Who is St. Stephen?

by Friar Thomas Bacon (David Moreno)
Orignally published in the November 2000, A.S. XXXV issue of the Dragonflyre, a publication of the Barony of Vatavia.

The Yule event for this year is the “Feast of St. Stephen”. Yet most people only know of these feasts in its reference in the Christmas carol “Good King Wenceslas”. This essay shall endeavor to expand on this knowledge.

St. Stephen is venerated as the first Christen martyr. His story is told in chapters 6 and 7 of “The Acts of the Apostles”. He was a Hellenic Jew, or a Jew who had adopted Greek language and customs. At the start of the Church, around 35 AD, the Hellenic faction felt that it was getting short changed in the regular acts of charity. To avoid the administrative details, so they could continue preaching, the apostles a set of deputies to handle these chores. This particular office became known as a deacon. St. Stephen was one of the first seven.

As the Bible puts it: “And Stephen, full of grace and power, did great wonders and signs among the people”. This included holding discussions with various congregations of Jews. Now the Church had grown sufficiently large enough to be a concern to the Jewish priests. The Apostles had already been imprisoned once. This time they went after St. Stephen charging him with blasphemy before the Sanhedrin, which is the high rabbinic court.

The defense St. Stephen uses is interesting in that it is essentially an attack on the Temple and the rites associated with it. For St. Stephen redemption comes from returning to the original observances as set by Moses, the Resurrection is never mentioned. This particular brand of Christianity appears nowhere else. St. Stephen ends his defense by effectively accusing his accusers as the ones being blasphemers.

This defense was of course completely ineffectual. And the people there at court immediately took him outside the city and stoned him to death. One notable witness to this was a man named Saul. This seems to also been the starting incident to the first great persecution of Christians. Prominent among the persecutors was the aforementioned Saul, least till he took the road to Damascus and changed his name to Paul.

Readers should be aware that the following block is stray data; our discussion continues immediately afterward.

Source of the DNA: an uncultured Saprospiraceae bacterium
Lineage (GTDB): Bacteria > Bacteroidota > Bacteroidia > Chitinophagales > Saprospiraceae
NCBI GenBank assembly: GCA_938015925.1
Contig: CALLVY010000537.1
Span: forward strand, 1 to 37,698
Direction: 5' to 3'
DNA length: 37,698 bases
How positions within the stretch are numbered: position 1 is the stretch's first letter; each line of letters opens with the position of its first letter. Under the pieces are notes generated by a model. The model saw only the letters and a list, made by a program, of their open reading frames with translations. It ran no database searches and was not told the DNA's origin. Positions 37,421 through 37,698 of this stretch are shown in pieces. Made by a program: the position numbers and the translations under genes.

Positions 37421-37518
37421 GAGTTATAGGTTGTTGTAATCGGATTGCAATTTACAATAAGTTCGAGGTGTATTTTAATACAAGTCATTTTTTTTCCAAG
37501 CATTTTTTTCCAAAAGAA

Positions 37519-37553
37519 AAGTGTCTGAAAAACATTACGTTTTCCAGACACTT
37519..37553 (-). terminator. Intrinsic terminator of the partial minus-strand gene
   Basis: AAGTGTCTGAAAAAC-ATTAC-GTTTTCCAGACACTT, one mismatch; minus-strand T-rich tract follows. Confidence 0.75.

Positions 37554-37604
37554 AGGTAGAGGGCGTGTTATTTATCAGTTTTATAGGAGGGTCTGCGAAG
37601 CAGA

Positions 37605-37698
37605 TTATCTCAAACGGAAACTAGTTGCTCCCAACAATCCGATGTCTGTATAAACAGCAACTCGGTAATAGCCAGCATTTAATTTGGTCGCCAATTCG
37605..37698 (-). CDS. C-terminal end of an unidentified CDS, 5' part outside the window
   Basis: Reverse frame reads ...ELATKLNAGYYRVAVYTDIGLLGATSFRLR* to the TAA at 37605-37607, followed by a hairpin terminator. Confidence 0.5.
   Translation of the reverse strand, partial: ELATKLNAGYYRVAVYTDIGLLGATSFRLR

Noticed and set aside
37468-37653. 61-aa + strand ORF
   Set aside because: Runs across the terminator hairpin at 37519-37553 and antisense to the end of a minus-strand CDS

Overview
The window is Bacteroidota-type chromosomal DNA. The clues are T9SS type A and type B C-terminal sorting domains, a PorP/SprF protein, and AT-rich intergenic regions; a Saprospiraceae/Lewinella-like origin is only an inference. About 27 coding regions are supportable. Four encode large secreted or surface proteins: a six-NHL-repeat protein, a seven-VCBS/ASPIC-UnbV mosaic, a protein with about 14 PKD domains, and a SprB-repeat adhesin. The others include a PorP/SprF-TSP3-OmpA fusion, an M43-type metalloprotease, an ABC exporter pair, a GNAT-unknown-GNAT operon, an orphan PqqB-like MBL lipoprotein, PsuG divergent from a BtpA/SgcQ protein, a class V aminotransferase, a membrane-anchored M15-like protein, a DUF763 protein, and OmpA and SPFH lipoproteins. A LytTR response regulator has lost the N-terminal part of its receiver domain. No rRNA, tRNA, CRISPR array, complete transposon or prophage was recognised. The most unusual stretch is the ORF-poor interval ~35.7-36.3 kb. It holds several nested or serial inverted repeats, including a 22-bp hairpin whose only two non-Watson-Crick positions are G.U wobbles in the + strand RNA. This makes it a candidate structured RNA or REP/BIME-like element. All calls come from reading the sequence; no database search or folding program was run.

There is one other feature about St. Stephen’s death. As he ended his defense he had a vision of Christ standing at the right hand of God, prefiguring the Second Coming. This is also the only passage in the New Testament in which the phrase “Son of Man” is used someone other then Jesus.

There are two known legends attached to St. Stephen. The first has it that a member of the Sanhedrin by the name of Gamaliel, who had earlier argued against condemning the Apostles, rescued St. Stephen’s body and buried it. In 415 Gamaliel, in a vision, told the priest Lucian where the body was. When Lucian found the grave, it was marked by blooming red roses. The remains, includes the stones that killed him, traveled to Jerusalem, Constantinople, and finally to Rome. These relics were entombed with those of another, St. Lawrence, which supposedly moved over to make room.

The second legend dates to the 10th century and has the Devil substituting a changeling for the baby Stephen which he then put on ship to some strange land. There he is nursed by a white doe till he gets adapted by the local bishop. And when he grew up went out to preach the faith. Eventually he returns home where he casts out the demon child. This is quite obviously an adaptation of early myths.

St. Stephen is usually depicted in deacon robes, kneeling in prayer for his executioners. He is often paired with St. Lawrence with whom he is buried. Also frequently shown up in the sky is his vision. His emblem, not surprisingly, is a stone; though a book could also appear symbolizing his sermon like defense. He is the patron saint of stone workers and bricklayers.

One the Catholic calendar the feast day for St. Stephen is December 26. Normally a saint’s feast day is the day of his death or burial. Yet it should be remembered that the Christian calendar did not become fixed till the first part of the fourth century when Constantine made it the official state religion. That December 25 was set as Christ’s birthday for social-political reasons (the evidence is that it actually occurred in the spring). And that many days of the calendar are saint’s feast days. It is more of a coincidence that St. Stephen’s feast day is the day after Christmas and as such of no major significance.

As a consequence I have discovered no special traditions associated with the feast of St. Stephen. The one caveat to that is that in the British Isles, December 26 is also know as Boxing Day. It is on this day that they exchange gifts, leaving Christmas Day for religious functions.

St. Stephen is one of the many saints venerated by the people during the Middle Ages—each with their own story, feast day, and traditions. Some were know church wide, others were strictly local. Their celebration could be as little as their inclusion in that day’s Mass to a full blown festival with fairs and processions. It all depended how closely locals identified with the saint or sought his protection.



Attwater, Donald. The Penguin Dictionary of Saints. 2nd ed. New York: Penguin (Non-Classics) Books, 1983.

Encyclopedia Britannica. ed. 1986. Vol. 11, pp. 250-251

The Holy Bible, Revised Standard Version. Cleveland: World Publishing Co., 1962.

Metford, J. C. J. Dictionary of Christian Lore and Legend. London: Thames and Hudson, 1983.

Panati, Charles. Sacred Origins of Profound Things : The Stories Behind the Rites and Rituals of the World's Religions. New York: Penguin (Non-Classics) Books, 1996.


Copyright © 1997 - present His Lordship Friar Thomas Bacon (David Moreno). All rights reserved.

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